Accessibility links

Breaking News

South Korean President Calls for ‘Peace Economy’ with North Korea

South Korean President Moon Jae-in speaks during a meeting with his senior aides at the presidential Blue House in Seoul, South Korea, Monday, Aug. 5, 2019.
South Korean President Moon Jae-in speaks during a meeting with his senior aides at the presidential Blue House in Seoul, South Korea, Monday, Aug. 5, 2019.
South Korean President Calls for ‘Peace Economy’ with North Korea
please wait

No media source currently available

0:00 0:05:38 0:00

Earlier this week, South Korea’s president described the country’s growing trade dispute with Japan as a warning to upgrade the country’s economy. He called for economic cooperation with North Korea, which could reduce the big influence of Japan’s much larger economy.

President Moon Jae-in made the comments during a meeting with top officials to discuss Japan’s new trade restrictions on South Korea. The move came as a surprise because North Korea in recent weeks has raised tensions by testing new short-range weapons that threaten South Korea.

Moon said, “The advantage Japan’s economy has over us is the size of its economy and domestic market. If the South and North could create a peace economy through economic cooperation, we can catch up with Japan’s superiority in one burst.”

But some experts disagree. They say Moon’s claim that South Korea could overcome the trade dispute with Japan by cooperating with North Korea shows that he is running out of ideas to limit Japan’s influence. Japan has a large trade surplus with South Korea.

Opposition lawmaker Lee Man-hee is the spokesman for the Liberty Korea Party. He said Moon’s comments were shocking and unrealistic.

He added, “A peace economy — where peaceful relations drive economic growth — only sounds good, and it’s not clear what it is and how things will be actually done.”

Moon has described Japan’s moves to tighten controls on exports to South Korean manufacturers as an attempt to damage his country’s export-dependent economy. He has accused Japan of using trade as a weapon over political disputes surrounding the countries’ wartime history.

Japan says measures to restrict exports are based on national security concerns. Japanese officials also have said that South Korea cannot be fully trusted to enact sanctions against North Korea. They suggested that the South might have permitted secret materials to reach the North.

North Korea has been demanding that South Korea restart inter-Korean economic projects held back by U.S.-led restrictions against the North. The U.S. has said the restrictions should stay in place until the North takes steps to give up its nuclear weapons.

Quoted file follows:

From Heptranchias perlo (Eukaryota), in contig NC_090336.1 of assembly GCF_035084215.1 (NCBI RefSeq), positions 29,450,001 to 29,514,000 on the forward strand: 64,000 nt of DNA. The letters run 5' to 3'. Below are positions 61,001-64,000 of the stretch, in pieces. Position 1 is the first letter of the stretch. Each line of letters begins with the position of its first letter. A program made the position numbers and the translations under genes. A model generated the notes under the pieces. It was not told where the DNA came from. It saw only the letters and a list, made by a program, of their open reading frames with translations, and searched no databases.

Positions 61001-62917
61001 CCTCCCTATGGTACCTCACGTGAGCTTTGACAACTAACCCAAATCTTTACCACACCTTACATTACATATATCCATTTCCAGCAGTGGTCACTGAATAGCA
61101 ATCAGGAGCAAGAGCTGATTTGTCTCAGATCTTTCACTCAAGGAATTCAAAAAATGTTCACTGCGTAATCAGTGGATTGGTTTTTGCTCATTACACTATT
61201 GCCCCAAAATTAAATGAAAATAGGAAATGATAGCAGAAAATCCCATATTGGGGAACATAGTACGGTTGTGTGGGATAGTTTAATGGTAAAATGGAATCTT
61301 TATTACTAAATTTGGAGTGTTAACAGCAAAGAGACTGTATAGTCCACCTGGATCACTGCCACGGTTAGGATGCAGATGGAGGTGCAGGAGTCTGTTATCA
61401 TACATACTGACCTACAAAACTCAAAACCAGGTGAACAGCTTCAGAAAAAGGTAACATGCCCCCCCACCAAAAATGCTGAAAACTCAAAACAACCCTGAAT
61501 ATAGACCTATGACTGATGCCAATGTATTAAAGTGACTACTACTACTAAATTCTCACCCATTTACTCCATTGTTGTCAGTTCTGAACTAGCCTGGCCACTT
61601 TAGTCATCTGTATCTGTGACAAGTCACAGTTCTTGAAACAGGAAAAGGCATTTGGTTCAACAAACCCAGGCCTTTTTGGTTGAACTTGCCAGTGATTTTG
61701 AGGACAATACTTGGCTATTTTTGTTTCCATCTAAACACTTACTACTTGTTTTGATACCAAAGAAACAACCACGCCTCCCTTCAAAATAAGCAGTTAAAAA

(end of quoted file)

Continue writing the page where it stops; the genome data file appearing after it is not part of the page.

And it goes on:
Choi Kang is with the Asan Institute for Policy Studies in Seoul. He said Moon’s comments could create tension with the U.S. and send the wrong message to North Korea.

He added that it was unclear whether Moon’s suggestion that he could help end the trade dispute with Japan through inter-Korean relations was realistic.

Moon met with North Korean leader Kim Jong Un three times last year. They agreed to restart economic cooperation when possible. However, the inter-Korean peace process has stopped since a meeting in Hanoi, Vietnam, between Kim and U.S. President Donald Trump in February failed. The leaders disagreed over how to exchange easing restrictions for ending North Korea’s nuclear weapons production.

South Korea plans new investments aimed at maintaining its supply of 100 important materials and parts used in computers, vehicles and other major export areas. Companies in the country have heavily relied on Japanese imports to produce finished products.

Last week, Japan’s cabinet approved the removal of South Korea from a list of countries with special trade standing. The move would require Japanese companies to apply for case-by-case approvals for exports to South Korea of hundreds of items.

The decision followed a July measure to strengthen controls on some technology exports to South Korean companies that depend on Japanese materials. Those materials include ones used in the production of computers, wireless phones and televisions, which are all important South Korean exports.

I’m Jonathan Evans.

Kim Thong-Hyung reported this story for the Associated Press. Jonathan Evans adapted it for Learning English. Mario Ritter Jr. was the editor.


Words in This Story

advantage – n. something such as a good position or condition that helps to make someone or something better or more likely to succeed than others

domestic – adj. of, relating to, or made in your own country

burst – n. a short period of producing or doing something that begins suddenly

actually – adv. used to stress that a statement is true especially when it differs in some way from what might have been thought or expected

sanctions – n. an action that is taken or an order that is given to force a country to obey international laws by limiting or stopping trade with that country, by not allowing economic aid for that country, etc.

rely – v. to need someone or something for support, help, etc. to depend on someone or something